Sunday, October 28, 2018

Climate Refugees

I've often noticed that many Tahoe residents are climate refugees. Like us, they came for the skiing and stayed for the year-round sunny weather. Although we're now used to California weather, I was reminded of it when we came down to exhibit my books and Kit's paintings at the Sacramento Fine Arts Festival (October 26, 27, 28). While much of the country is getting a taste of cold, wet winter weather, and Tahoe's daily highs are all the way down into the 60s, Sacramento is in the high 70s and low 80s, and the sun is brilliant.

So I Googled "Sunniest American cities" and here is what I found. Sacramento and Los Angeles are number 3 and 4.

Here's the link:

It's a fun website. You can search for lots of variables like cloudy days and average temperature. You can also search by state and by city.


Sunday, October 21, 2018

Painters Paint, Writers Write

The pesky part of being a writer is you have to write the books. You can't just think about it or talk about it. Same for painters.

Having said that, I admit that my wife and I have it pretty good, living where we do and both having creative occupations.

This past week, enabled by perfect weather, not too hot, not too cold, was an example. We went out to Hope Valley, just south of Tahoe. I brought a chair and my laptop, Kit brought her plein air easel, and we focused on that pesky work. Nice gig...

The view of Kit's work space as seen from my "desk." This is the Carson River, still flowing after all these sunny months. The little bump in the far background is Round Top, 10,400 feet.

Sunday, October 14, 2018

Kids And Horses

One of the cool things about being an author is participating in charity-name auctions to raise funds for a worthy charity.

I've done this a few times. The way it works is an author agrees to allow a charity to auction off the right to have one's name used for a character in the author's upcoming book. The winning bidder gets the fun of having their name applied to a fictional character, whether it be a wonderful heroic character, an evil bad guy, or somewhere in between.

My most recent title, Tahoe Skydrop, had two characters named for auction winners. One provided funds for the Women and Children's Center in Reno. Another provided funds for the Carson City Friends of the Library.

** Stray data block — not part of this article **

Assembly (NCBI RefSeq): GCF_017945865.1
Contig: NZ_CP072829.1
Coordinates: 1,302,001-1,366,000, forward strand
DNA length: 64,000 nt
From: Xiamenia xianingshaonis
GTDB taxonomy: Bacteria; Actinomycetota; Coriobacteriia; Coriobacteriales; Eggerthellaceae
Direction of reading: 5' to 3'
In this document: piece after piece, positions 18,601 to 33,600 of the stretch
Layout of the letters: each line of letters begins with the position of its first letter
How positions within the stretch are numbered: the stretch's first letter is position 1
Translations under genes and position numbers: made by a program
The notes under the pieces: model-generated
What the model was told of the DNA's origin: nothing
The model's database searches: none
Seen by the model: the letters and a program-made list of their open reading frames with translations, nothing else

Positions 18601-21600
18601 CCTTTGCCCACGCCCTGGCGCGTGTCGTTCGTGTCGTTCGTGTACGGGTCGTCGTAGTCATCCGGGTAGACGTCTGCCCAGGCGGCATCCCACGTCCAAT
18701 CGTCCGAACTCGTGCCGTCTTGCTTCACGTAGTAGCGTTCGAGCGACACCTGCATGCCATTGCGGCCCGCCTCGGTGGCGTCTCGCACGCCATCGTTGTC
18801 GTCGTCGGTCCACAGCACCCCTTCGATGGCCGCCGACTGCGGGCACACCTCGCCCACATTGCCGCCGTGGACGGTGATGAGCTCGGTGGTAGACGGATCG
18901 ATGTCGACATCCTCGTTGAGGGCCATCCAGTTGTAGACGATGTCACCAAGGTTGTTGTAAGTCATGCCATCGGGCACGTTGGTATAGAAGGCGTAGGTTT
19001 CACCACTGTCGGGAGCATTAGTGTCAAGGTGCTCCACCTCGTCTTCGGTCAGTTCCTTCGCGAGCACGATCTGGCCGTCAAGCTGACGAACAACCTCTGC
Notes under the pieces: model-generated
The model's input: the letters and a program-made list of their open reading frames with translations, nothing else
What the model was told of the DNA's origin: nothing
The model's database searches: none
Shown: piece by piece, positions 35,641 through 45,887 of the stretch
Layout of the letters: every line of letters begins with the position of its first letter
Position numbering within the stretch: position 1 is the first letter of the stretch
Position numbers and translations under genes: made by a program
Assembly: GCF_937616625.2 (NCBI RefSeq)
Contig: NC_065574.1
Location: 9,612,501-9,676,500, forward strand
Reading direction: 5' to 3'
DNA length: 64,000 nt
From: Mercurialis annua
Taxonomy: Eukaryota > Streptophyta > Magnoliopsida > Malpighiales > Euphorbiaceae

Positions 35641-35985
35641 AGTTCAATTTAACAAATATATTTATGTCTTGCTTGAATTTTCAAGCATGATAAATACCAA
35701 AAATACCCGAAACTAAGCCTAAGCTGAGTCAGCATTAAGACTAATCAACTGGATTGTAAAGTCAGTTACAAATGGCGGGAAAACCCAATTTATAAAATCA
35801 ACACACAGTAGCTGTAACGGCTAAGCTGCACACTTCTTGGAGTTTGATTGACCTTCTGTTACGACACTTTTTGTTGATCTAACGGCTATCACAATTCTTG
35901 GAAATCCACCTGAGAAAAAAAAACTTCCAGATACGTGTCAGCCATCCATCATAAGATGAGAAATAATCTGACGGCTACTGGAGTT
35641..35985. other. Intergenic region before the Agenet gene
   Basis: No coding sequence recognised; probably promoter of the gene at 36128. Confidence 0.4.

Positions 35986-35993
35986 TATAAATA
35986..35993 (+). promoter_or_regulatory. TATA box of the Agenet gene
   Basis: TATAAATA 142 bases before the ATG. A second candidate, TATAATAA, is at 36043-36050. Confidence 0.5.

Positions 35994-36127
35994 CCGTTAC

Last summer, I was approached by the organizers of a fundraiser for the Kids & Horses charity in Minden, Nevada. They provide therapy for kids that revolves around getting those kids into contact with horses. It turns out that many kids with problems strongly connect to horses, whether riding them or simply being around them.

The fundraiser auction was held in Incline Village a few weeks ago. They auctioned off two names for me to use in my next book.

How much did those two character names raise? $5,000!

Wow, I guess I better do a good job with those characters!

Here's the link to Kids & Horses

Sunday, October 7, 2018

Jackie, The Very Nice Ski Instructor

Last weekend, I exhibited my books at the Candy Dance Festival in Genoa, Nevada. It was, as usual, a mob scene.

One fun experience was when a charming woman with her two sons in tow came to my tent. She introduced herself as Jackie, and she explained that 28 years ago, she'd been a ski instructor at Heavenly.

The view from Heavenly

That was the year my wife and I moved to Tahoe. We wanted to take a break from the real world, so we decided to try the "ski bum" life for a season and got jobs at Heavenly. I worked as a "liftee" helping skiers as they rode the lifts. I asked the supervisor if I could be assigned to the "Mighty Might," a type of rope tow on the beginner hill where skiers grab onto "paddles" attached to the tow.

To give you some perspective, the total vertical drop at Heavenly is 3,600 feet. The total vertical drop of the Mighty Might hill was 10 feet. But you'd be amazed at the trouble (and fun!) beginning skiers can get into with just 10 feet of rise and drop.

The Mighty Might assignment was considered the lamest, most uncool job in the lift department. But I saw an opportunity to make it my own. I put up a blackboard and wrote down the names of countries that the beginning skiers came from. Dozens of countries every day, from all over the world! I put up fun quotes. And when I wasn't busy, I sat in the sun (or in the storms!) and wrote.

When ski instructor Jackie introduced herself in Genoa, she said how she still remembered me on the Mighty Might hill, writing every day on my yellow pad of paper. She was so glad to see that my writing had turned into something.

Then I suddenly remembered her from 28 years ago. And I recalled that my singular impression of Jackie was that she was the nicest, smiling-est instructor at Heavenly. And like me, she didn't consider working the Mighty Might as lame at all. She saw it as an opportunity to help brand new skiers get a great introduction to a fantastic sport in one of the world's most beautiful areas.

As my memory of her came back, I told her two sons about how nice and kind and generous Jackie was with her ski students.

They looked a bit doubtful.

Jackie said, "See boys? I CAN be nice. I HAVE been nice.

What fun!